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High Court Blows Hole in All Risks Marine Insurance Cover

shipsThose involved in the shipping industry should swiftly review their insurance policies in the light of a High Court ruling that a commodities company that fell victim to a multi-million-pound cargo fraud was lawfully refused cover.

The company had paid in full for 2,000 copper ingots that were to be shipped in more than 100 containers from New York to Hong Kong. Bills of lading, packing lists and quality certificates all appeared to be in order. On arrival, however, the containers were opened and found to be filled with worthless slag.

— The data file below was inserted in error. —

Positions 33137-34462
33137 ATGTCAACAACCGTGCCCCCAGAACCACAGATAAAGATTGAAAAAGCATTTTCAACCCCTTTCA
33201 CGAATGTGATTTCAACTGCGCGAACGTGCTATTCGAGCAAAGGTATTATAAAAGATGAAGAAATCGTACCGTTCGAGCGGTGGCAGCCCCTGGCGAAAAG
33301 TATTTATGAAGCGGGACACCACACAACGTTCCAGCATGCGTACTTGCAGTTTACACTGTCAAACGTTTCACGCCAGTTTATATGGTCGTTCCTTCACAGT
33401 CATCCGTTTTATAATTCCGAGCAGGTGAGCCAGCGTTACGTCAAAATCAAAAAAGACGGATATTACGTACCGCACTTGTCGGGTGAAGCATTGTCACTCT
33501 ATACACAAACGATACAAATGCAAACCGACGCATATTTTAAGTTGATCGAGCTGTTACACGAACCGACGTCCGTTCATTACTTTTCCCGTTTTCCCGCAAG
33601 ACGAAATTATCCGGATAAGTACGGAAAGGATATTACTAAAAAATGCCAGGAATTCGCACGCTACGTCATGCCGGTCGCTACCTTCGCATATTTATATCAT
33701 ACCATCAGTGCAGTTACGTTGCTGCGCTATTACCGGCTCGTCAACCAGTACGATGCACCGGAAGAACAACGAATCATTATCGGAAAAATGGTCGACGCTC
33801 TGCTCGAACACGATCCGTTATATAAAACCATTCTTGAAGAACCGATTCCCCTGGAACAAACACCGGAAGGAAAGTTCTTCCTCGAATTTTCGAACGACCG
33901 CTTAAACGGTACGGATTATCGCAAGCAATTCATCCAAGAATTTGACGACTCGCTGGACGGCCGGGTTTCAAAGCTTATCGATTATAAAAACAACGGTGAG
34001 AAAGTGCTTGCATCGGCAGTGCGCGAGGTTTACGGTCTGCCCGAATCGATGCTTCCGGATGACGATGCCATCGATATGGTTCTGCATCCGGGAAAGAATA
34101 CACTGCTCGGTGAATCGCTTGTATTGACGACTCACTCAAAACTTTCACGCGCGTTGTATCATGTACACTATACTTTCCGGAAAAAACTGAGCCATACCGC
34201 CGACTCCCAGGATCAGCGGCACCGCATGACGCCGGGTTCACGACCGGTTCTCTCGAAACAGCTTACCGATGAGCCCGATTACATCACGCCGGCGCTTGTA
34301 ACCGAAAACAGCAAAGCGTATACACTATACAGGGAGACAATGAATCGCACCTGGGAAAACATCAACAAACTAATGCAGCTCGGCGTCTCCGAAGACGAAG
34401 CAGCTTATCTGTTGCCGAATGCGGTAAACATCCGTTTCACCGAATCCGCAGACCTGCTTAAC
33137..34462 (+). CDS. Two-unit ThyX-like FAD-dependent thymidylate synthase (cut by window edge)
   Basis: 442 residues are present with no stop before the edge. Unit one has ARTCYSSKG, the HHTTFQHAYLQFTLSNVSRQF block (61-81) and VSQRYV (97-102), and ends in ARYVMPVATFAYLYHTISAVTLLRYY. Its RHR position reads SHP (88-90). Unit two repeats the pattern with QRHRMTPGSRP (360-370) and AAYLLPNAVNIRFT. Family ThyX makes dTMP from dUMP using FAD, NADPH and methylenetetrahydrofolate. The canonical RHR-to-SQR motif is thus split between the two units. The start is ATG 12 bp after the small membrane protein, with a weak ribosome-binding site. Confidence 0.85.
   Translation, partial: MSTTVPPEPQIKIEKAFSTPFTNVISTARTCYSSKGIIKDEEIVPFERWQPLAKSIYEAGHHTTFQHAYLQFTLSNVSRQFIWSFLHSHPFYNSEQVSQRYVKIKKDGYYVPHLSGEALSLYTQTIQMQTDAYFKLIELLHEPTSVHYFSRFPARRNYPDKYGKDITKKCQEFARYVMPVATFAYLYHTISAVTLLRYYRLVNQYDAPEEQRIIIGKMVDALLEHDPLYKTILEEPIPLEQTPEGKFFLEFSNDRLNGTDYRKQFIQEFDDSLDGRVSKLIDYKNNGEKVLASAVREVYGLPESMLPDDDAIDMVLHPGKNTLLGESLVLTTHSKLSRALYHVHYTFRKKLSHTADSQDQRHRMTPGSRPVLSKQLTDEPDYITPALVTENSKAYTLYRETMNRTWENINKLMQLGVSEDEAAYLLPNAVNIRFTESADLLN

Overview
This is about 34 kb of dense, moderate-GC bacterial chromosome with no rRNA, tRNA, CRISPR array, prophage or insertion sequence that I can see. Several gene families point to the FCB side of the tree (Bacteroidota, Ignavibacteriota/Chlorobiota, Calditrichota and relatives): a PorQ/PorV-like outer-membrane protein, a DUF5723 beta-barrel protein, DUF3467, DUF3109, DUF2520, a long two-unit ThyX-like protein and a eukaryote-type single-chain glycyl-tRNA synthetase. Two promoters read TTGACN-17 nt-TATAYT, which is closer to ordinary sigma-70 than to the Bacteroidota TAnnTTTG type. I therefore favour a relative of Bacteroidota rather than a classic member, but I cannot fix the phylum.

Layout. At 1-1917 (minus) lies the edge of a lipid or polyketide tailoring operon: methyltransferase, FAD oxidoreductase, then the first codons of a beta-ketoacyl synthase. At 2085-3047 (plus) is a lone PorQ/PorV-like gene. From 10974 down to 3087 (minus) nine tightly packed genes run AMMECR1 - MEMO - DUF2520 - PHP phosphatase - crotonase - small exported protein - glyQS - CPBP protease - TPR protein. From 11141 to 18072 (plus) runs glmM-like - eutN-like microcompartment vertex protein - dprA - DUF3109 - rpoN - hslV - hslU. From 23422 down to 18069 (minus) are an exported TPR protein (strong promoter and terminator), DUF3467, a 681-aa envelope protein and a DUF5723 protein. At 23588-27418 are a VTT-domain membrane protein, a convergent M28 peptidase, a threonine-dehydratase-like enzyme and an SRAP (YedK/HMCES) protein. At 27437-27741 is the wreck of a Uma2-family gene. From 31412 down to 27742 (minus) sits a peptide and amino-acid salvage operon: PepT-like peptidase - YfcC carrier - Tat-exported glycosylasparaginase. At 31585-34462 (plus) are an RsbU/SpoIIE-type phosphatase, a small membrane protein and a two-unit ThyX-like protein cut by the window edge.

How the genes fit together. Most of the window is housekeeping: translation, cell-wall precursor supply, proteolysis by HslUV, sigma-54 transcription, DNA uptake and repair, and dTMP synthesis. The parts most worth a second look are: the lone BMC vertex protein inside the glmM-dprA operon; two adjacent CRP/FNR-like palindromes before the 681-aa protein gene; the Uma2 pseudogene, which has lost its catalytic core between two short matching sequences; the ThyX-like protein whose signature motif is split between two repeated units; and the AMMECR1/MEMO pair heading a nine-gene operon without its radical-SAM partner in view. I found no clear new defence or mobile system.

The company claimed on its all risks insurance policy and launched proceedings after a number of Lloyd’s of London syndicates refused cover. It was argued that, on its true construction, the broadly worded policy obliged the insurers to indemnify the company after it was defrauded into taking up documents of title for non-existent goods.

In rejecting those arguments, however, the Court noted that the risks covered by the policy all involved physical loss or damage to goods. On the agreed facts, the copper ingots had never actually existed and there was thus no physical cargo that could be either lost or damaged. The use of the word ‘physical’ in the policy could not be simply brushed aside and the policy did not encompass economic loss arising from the company’s acceptance of fraudulent documents in respect of an illusory cargo.



 
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